Tuesday, February 26, 2013

Hospitals Opening Up to Pet Therapy - Prevents Deaths

My opinion:  I always knew that pets helped relieve people of psychological stress, but I think this indicates that they may be even more important than once thought.  Though the chances of dying if owning a dog aren't insanely higher, I believe these figures are still significant.  I wonder what the stats are for the people who did die - did they have other friends or family members to keep them company, and was anyone living with them?  I think this would tell if interactions with humans help, too, and if they help as much as the dog therapy.  Overall, I hope that more hospitals (not just nursing homes) will allow for these programs - I didn't know hospitals lacked them.  Maybe then they could statistically determine if these programs work even if the patient doesn't own a dog, or if long-term ownership is necessary for the best results.

From: http://news.medill.northwestern.edu/chicago/news.aspx?id=216393
Dog
Kristin Callahan/MEDILL
Rou, the American pit bull, has been a therapy dog since 2008.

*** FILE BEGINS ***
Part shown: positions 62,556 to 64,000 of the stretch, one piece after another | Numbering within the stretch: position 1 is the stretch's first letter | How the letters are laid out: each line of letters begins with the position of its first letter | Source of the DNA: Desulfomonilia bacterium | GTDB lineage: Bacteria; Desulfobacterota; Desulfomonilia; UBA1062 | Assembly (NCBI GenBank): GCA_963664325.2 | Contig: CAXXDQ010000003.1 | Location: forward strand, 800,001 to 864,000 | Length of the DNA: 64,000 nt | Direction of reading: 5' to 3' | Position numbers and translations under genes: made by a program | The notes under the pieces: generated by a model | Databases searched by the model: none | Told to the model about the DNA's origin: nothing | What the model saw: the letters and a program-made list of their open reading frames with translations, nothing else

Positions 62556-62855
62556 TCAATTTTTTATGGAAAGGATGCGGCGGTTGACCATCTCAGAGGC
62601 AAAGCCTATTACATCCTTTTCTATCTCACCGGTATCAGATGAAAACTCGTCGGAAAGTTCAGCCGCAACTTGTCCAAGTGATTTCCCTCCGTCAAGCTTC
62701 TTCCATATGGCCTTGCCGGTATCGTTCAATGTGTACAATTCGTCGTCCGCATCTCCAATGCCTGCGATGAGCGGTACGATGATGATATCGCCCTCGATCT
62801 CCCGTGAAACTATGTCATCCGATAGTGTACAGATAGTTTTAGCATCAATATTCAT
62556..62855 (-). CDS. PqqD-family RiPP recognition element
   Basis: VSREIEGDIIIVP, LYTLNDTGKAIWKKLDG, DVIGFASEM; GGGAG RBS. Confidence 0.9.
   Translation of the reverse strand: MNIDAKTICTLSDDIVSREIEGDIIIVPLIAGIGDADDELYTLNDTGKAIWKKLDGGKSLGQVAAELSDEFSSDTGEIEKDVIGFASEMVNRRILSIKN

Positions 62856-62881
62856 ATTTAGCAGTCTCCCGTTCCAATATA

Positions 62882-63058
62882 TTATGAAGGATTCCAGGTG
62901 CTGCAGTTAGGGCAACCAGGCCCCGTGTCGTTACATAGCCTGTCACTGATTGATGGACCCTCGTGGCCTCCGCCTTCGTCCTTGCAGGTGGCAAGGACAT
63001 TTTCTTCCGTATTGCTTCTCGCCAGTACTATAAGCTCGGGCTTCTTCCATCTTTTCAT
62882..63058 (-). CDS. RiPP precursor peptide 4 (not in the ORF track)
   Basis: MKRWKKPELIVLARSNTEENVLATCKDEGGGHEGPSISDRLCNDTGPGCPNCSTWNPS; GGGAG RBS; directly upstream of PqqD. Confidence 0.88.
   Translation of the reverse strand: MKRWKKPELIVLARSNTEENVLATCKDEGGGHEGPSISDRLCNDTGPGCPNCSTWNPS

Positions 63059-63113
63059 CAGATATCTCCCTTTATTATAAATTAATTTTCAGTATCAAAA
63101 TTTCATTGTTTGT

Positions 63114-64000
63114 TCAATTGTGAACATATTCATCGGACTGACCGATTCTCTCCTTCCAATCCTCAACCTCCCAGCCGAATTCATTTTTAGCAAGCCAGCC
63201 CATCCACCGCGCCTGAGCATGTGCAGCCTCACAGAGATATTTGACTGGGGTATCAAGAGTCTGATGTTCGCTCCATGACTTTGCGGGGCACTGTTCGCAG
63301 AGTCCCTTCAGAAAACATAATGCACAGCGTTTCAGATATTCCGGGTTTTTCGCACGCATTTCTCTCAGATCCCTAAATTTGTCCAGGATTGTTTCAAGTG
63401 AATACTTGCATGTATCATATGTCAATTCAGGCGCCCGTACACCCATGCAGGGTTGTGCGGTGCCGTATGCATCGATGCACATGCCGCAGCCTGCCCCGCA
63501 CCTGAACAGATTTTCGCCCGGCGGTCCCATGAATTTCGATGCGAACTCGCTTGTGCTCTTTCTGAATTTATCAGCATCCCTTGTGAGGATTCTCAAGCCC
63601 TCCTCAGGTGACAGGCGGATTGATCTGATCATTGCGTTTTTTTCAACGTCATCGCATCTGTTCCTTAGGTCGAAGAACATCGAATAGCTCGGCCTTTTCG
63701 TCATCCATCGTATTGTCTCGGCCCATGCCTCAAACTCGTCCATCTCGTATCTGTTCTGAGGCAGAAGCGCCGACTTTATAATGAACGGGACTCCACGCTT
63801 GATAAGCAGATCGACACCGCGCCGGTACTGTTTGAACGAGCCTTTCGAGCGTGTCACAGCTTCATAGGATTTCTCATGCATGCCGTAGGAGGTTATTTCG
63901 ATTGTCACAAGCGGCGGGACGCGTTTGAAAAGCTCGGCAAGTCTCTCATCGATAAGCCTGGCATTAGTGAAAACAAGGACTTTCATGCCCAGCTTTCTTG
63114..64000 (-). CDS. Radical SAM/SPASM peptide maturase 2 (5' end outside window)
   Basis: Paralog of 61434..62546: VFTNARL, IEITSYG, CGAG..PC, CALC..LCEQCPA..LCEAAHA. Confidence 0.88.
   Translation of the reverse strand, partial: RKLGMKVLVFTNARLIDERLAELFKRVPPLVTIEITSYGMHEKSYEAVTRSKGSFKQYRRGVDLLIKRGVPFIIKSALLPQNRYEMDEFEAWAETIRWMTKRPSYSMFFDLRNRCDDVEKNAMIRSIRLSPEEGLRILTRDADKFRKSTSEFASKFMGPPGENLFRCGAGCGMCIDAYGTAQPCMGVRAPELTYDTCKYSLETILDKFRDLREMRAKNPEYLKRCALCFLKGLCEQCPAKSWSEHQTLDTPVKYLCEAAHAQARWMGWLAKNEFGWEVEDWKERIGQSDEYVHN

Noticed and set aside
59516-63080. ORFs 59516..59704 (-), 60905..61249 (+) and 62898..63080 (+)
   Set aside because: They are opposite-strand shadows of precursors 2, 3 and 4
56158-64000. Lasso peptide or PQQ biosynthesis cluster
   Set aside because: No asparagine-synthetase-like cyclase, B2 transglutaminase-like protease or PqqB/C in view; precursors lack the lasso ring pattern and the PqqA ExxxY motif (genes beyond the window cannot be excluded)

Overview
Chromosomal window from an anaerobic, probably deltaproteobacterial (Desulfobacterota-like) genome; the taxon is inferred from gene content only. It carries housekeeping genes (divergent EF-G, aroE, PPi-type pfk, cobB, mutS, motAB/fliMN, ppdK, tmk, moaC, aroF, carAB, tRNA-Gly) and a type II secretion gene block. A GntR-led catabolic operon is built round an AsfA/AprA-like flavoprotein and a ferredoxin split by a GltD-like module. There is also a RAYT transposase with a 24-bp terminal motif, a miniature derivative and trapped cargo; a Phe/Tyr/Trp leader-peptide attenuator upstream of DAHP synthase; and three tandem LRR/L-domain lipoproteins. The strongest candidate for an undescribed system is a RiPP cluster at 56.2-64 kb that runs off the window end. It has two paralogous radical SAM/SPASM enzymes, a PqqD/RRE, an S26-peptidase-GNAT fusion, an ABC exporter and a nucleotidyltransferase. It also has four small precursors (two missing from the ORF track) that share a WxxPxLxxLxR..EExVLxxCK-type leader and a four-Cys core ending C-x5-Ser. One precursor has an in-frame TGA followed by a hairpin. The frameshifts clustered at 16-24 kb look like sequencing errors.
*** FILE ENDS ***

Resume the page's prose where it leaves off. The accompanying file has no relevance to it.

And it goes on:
Rush hospital’s visitor program only the latest development in pet therapy

by Kristin Callahan
Feb 21, 2013


Girls
Kristin Callahan/MEDILL
Canine Therapy Corps is led by Beth Tap and Callandre Cozzolino.
Dogs have been called our best friends. And with good reason.

Research going back more than four decades has shown that dogs, and other pets, are good for our health. Recognizing this, Rush University Medical Center just became what is believed to be the first Chicago-area hospital to formally allow pet visits in patients’ rooms. The use of pets in medical settings is becoming more common.

In the late 1970s, researchers started to discover the scientific elements of that bond and, shortly after, one of the first studies was published.

In the 1980 issue of Public Health Reports, Dr. Erika Friedmann, professor at the University of Maryland School of Nursing, found that heart attack patients who owned pets lived longer than those who did not.


After a one-year period, only 6 percent of the patients who owned at least one pet had died. But 28 percent of the patients who did not own a pet had died. 

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